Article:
This dish is best served during the late-summer and early fall months when the fruit is perfectly ripe. Choose yellow and white nectarines that are tender-crisp – ripe but still have a firm feel. As the seasons change, feel free the use peaches, pears or apples in the fall and winter. Serve with a dollop of fresh whipped cream or our featured Honey-Lavender ice cream.
6 tablespoons butter, divided
8 tablespoons sugar, divided
4 white nectarines, split and pitted
4 yellow nectarines, split and pitted
2 whole eggs
1/2 cup whole milk
1/2 cup all-purpose flour
1/4 teaspoon fine sea salt
1/2 cup coarsely chopped walnuts
1 teaspoon dried lavender flowers (optional)
• Preheat oven to 425˚F. Using 4 tablespoons of the butter, liberally coat a 3 1/2-quart oval baking dish (or similar), and then sprinkle 4 tablespoons of the sugar on the bottom.
• Place the halved fruits, cut-side down, in the pie dish. In a bowl, whisk together the eggs, milk, flour, and salt until there are no lumps. Pour the batter evenly between the fruit, letting it drizzle down through the pieces to the bottom of the dish.
• In a small bowl, stir together the remaining 4 tablespoons sugar, the walnuts, and the lavender, if using. Sprinkle evenly over the fruit. Cut the remaining 2 tablespoons butter into small pieces and dot the top.
• Bake until the topping is crisp, the fruit is tender when pierced with the tip of a knife, and the batter has puffed and cooked through, about 15 minutes. Serve hot or warm with a dusting of powdered sugar and whipped or iced cream.
Serves 6 - 8
© 2009, Epicurean Exchange. All rights reserved.
Dried lavender can be found in specialty markets. To make the most flavorful ice cream, use only the freshest lavender. Also, to ensure your ice cream freezes well, always chill the ice cream base to below 40˚F before adding to your ice cream maker. The honey liqueur used is available at better liquor markets.
1 3/4 cups heavy cream
3/4 cup half and half
1 tablespoon dried lavender
6 large egg yolks
6 tablespoons honey
1 tablespoon Bärenjäger honey liqueur
• In a medium heavy-bottomed saucepan, bring the heavy cream, half and half and lavender to a boil. Remove from heat and allow to steep for 5 minutes. Strain the mixture through a fine mesh sieve into a 2-cup liquid measuring cup.
• In a medium bowl, whisk together the egg yolks, honey and the Benedictine. Gradually add the hot cream mixture to the egg mixture, whisking constantly. Return mixture to the saucepan and cook over medium-low heat, stirring constantly with a wooden spoon, until mixture visibly thickens, approximately 3 – 5 minutes or until the temperature reaches 175˚F. Do not let the mixture boil or it will curdle.
• Prepare an ice bath in a medium-sized bowl. Cool the custard in the ice bath, stirring constantly, until mixture is 40˚F, about 15 minutes or so.
• Cover and chill mixture thoroughly. Freeze in an ice cream maker according to manufacturer’s directions.
Makes 1 1/2 quarts
© 2013, Epicurean Exchange. All rights reserved
Early Girl tomatoes are available at farmer’s or better markets. According to Specialty Produce, "The globe-shaped Early Girl is an early season tomato, usually around the size of a tennis ball at full maturity. Bright red, smooth-skinned and slightly flattened in shape, the Early Girl tomato is meaty and can be quite sweet and concentrated in flavor. Early Girl tomatoes are popular for the flavor they impart and their early season appearance. These bright red tomatoes are often dry-farmed, meaning the plant is cut off after early irrigation and the roots are left to stress and struggle to reach water and the result is what some call the IDEAL tomato. Early Girl tomatoes are considered ‘slicing’ tomatoes, and make great additions to sandwiches, bagels and quartered on salads. The sweet flavor makes for a wonderful soup or sauce, though preparations that require minimal cooking are more ideal for highlighting the early-season tomato’s flavor. Leave tomatoes at room temperature; refrigerating can alter the flavor and creates a mealy texture.”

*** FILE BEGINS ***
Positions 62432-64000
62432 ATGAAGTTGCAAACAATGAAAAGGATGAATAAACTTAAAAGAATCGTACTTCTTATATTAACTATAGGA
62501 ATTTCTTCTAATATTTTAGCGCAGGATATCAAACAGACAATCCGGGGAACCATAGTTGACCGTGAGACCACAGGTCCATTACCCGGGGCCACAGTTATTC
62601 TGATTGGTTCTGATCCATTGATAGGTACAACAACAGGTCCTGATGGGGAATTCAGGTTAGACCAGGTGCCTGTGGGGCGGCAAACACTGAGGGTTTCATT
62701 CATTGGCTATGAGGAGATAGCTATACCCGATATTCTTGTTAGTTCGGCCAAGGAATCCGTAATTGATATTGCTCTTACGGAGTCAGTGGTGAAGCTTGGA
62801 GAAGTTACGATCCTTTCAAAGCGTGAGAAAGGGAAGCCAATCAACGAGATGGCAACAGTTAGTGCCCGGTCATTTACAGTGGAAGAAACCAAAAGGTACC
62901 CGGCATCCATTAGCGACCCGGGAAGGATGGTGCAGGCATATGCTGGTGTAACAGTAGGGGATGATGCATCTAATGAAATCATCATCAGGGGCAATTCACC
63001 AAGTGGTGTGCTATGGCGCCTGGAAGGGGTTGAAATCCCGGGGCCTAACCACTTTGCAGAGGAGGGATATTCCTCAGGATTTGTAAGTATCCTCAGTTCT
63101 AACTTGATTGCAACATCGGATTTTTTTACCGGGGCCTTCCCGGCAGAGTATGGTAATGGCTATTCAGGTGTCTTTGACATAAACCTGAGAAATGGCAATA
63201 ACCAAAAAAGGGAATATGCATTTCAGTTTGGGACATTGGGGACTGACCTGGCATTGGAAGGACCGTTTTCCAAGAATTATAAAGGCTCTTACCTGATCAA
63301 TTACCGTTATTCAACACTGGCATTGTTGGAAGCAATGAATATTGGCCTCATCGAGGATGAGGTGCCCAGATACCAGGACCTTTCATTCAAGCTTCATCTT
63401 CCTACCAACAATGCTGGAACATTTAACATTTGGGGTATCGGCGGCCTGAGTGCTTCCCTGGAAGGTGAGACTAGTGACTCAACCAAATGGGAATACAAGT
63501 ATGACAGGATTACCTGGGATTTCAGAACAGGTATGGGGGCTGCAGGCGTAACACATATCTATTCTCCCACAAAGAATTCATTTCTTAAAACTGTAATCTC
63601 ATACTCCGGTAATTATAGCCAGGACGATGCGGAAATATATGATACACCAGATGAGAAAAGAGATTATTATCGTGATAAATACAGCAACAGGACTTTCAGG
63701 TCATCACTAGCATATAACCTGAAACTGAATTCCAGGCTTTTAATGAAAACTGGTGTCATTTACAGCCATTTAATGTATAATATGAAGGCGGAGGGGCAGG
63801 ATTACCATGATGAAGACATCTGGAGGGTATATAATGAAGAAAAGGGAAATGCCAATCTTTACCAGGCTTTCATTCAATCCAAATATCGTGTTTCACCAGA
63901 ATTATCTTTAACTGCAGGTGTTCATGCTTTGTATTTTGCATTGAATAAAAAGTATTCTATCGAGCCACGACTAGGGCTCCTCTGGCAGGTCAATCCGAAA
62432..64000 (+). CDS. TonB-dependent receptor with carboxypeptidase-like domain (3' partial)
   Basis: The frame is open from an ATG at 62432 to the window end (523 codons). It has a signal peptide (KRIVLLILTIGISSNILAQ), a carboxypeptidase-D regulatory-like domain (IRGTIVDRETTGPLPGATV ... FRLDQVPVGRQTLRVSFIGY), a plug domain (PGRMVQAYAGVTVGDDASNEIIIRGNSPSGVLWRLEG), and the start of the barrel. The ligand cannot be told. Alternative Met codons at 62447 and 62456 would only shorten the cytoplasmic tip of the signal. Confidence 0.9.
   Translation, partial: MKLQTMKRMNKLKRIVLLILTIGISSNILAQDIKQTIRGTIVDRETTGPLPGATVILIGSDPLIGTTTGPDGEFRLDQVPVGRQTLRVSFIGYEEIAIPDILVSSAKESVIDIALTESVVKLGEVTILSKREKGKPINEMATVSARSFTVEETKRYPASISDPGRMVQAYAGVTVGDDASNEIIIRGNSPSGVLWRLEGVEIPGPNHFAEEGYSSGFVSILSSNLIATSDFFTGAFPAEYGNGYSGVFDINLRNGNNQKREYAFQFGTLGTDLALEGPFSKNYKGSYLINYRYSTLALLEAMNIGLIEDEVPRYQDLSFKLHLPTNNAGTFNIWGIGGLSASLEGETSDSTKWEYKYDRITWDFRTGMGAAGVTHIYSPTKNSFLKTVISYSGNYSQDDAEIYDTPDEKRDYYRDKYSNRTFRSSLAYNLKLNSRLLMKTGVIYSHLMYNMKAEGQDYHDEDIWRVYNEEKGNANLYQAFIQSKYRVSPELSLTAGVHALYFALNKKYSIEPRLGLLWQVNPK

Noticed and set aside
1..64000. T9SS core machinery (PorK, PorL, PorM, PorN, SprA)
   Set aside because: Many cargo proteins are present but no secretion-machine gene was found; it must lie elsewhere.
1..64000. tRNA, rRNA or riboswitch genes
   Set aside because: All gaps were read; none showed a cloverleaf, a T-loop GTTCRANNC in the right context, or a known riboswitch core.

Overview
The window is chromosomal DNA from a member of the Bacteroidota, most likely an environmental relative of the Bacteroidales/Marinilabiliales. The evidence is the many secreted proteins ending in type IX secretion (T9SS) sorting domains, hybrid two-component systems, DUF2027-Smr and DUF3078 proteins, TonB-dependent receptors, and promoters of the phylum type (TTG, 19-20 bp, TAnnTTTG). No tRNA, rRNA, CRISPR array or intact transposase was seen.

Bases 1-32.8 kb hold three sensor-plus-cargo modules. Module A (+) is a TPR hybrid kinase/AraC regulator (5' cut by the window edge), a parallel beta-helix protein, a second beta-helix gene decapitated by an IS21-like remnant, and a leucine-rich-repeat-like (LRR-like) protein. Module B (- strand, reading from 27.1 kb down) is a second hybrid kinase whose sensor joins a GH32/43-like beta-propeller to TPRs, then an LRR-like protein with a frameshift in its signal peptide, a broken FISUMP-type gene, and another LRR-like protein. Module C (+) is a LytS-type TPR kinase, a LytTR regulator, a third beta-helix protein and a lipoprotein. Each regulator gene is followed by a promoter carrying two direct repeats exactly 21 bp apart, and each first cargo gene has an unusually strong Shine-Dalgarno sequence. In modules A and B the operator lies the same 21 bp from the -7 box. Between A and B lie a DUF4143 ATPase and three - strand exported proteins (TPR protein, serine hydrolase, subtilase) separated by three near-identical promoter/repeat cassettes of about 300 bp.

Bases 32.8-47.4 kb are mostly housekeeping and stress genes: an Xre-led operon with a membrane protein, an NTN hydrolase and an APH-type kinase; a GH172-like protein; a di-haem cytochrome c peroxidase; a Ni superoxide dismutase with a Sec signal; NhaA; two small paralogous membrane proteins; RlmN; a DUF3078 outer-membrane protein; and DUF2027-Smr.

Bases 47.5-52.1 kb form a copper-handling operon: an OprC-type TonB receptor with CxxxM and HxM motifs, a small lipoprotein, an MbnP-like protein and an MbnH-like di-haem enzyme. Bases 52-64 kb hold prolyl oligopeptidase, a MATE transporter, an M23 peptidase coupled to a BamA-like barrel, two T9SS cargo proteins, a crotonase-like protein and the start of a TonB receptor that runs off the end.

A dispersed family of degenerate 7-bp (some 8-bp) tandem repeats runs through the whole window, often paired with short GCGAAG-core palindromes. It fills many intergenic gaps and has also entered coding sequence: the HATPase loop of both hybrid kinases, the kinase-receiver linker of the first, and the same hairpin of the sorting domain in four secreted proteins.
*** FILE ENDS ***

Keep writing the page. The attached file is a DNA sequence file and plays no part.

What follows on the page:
Storing Tomatoes: Please, never refrigerate tomatoes! Refrigeration can make tomatoes dry, dull tasting and mealy. Instead, store in a cool, dry spot on the counter and try to use within a few days of purchase. Most farm fresh tomatoes (with natural covering from nature) will keep on the counter for about a week.
Notes to remember when making tomato sauce:
(1) No need to peel the tomatoes. Most of the flavor and nutrition is found in the skins. Use them whole and then pass through a fine-mesh strainer. Best to use a small 2-ounce ladle to press the solids through the strainer.
(2) Season with salt to balance the acidity of the tomatoes - not sugar!
(3) Use a stainless-interior pan to cook the tomatoes, not aluminum or cast-iron, as the acids in the tomatoes will react with the metals and your sauce will have a metallic taste!
2 pounds Early Girl tomatoes (washed and stems removed)
3 cloves garlic
1 bay leaf
1 small branch basil
1 small sprig thyme
1 large pinch salt
1 small pinch black pepper
2 tablespoons olive oil
• Place all ingredients in a stockpot with a lid. Place pot over low heat. Cook for 1 to 2 hours, stirring occasionally. Halfway through cooking, remove lid and continue to simmer slowly.
• Remove bay leaf; process the mixture in a blender, and then pass through a fine mesh strainer. Season with kosher salt and freshly ground black pepper.
• Serve with your favorite pasta or gnocchi garnished with fresh shaved Parmigiano Reggiano cheese and fresh basil.
• This sauce also freezes well for future use.
Serves 2 quarts
© 2014, Epicurean Exchange. All rights reserved
CHEF CHARLIE'S BLOG
Chef Charlie is a Bay Area chef, culinary food educator, lifestyle coach, food enthusiast and culinary travel guide, who is fascinated by the interplay of food and culture.